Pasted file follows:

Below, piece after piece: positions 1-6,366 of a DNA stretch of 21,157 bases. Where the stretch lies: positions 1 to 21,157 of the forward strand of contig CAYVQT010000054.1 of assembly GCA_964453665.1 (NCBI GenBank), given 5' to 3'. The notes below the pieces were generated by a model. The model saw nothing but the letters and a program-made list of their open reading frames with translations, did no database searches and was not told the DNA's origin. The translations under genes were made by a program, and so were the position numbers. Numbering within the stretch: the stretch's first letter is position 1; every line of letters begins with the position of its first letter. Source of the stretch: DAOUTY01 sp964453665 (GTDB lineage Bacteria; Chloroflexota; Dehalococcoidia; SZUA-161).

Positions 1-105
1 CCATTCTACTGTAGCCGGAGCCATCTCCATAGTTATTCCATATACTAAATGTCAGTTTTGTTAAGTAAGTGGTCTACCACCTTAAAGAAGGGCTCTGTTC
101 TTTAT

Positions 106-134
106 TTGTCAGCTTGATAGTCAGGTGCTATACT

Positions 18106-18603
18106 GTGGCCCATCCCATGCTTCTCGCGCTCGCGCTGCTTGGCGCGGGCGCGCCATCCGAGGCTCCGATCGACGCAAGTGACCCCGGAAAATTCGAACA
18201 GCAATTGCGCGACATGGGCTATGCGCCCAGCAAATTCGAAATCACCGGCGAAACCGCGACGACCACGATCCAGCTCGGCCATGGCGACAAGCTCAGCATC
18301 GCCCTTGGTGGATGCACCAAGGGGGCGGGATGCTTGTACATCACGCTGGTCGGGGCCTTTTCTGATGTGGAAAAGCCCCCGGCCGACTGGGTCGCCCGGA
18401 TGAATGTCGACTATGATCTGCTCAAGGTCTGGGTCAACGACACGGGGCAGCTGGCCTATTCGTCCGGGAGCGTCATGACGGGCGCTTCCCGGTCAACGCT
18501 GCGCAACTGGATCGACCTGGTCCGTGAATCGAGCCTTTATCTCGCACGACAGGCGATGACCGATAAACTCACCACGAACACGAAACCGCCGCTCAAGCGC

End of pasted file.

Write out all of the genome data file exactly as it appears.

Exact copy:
Below, piece after piece: positions 1-6,366 of a DNA stretch of 21,157 bases. Where the stretch lies: positions 1 to 21,157 of the forward strand of contig CAYVQT010000054.1 of assembly GCA_964453665.1 (NCBI GenBank), given 5' to 3'. The notes below the pieces were generated by a model. The model saw nothing but the letters and a program-made list of their open reading frames with translations, did no database searches and was not told the DNA's origin. The translations under genes were made by a program, and so were the position numbers. Numbering within the stretch: the stretch's first letter is position 1; every line of letters begins with the position of its first letter. Source of the stretch: DAOUTY01 sp964453665 (GTDB lineage Bacteria; Chloroflexota; Dehalococcoidia; SZUA-161).

Positions 1-105
1 CCATTCTACTGTAGCCGGAGCCATCTCCATAGTTATTCCATATACTAAATGTCAGTTTTGTTAAGTAAGTGGTCTACCACCTTAAAGAAGGGCTCTGTTC
101 TTTAT

Positions 106-134
106 TTGTCAGCTTGATAGTCAGGTGCTATACT

Positions 18106-18603
18106 GTGGCCCATCCCATGCTTCTCGCGCTCGCGCTGCTTGGCGCGGGCGCGCCATCCGAGGCTCCGATCGACGCAAGTGACCCCGGAAAATTCGAACA
18201 GCAATTGCGCGACATGGGCTATGCGCCCAGCAAATTCGAAATCACCGGCGAAACCGCGACGACCACGATCCAGCTCGGCCATGGCGACAAGCTCAGCATC
18301 GCCCTTGGTGGATGCACCAAGGGGGCGGGATGCTTGTACATCACGCTGGTCGGGGCCTTTTCTGATGTGGAAAAGCCCCCGGCCGACTGGGTCGCCCGGA
18401 TGAATGTCGACTATGATCTGCTCAAGGTCTGGGTCAACGACACGGGGCAGCTGGCCTATTCGTCCGGGAGCGTCATGACGGGCGCTTCCCGGTCAACGCT
18501 GCGCAACTGGATCGACCTGGTCCGTGAATCGAGCCTTTATCTCGCACGACAGGCGATGACCGATAAACTCACCACGAACACGAAACCGCCGCTCAAGCGC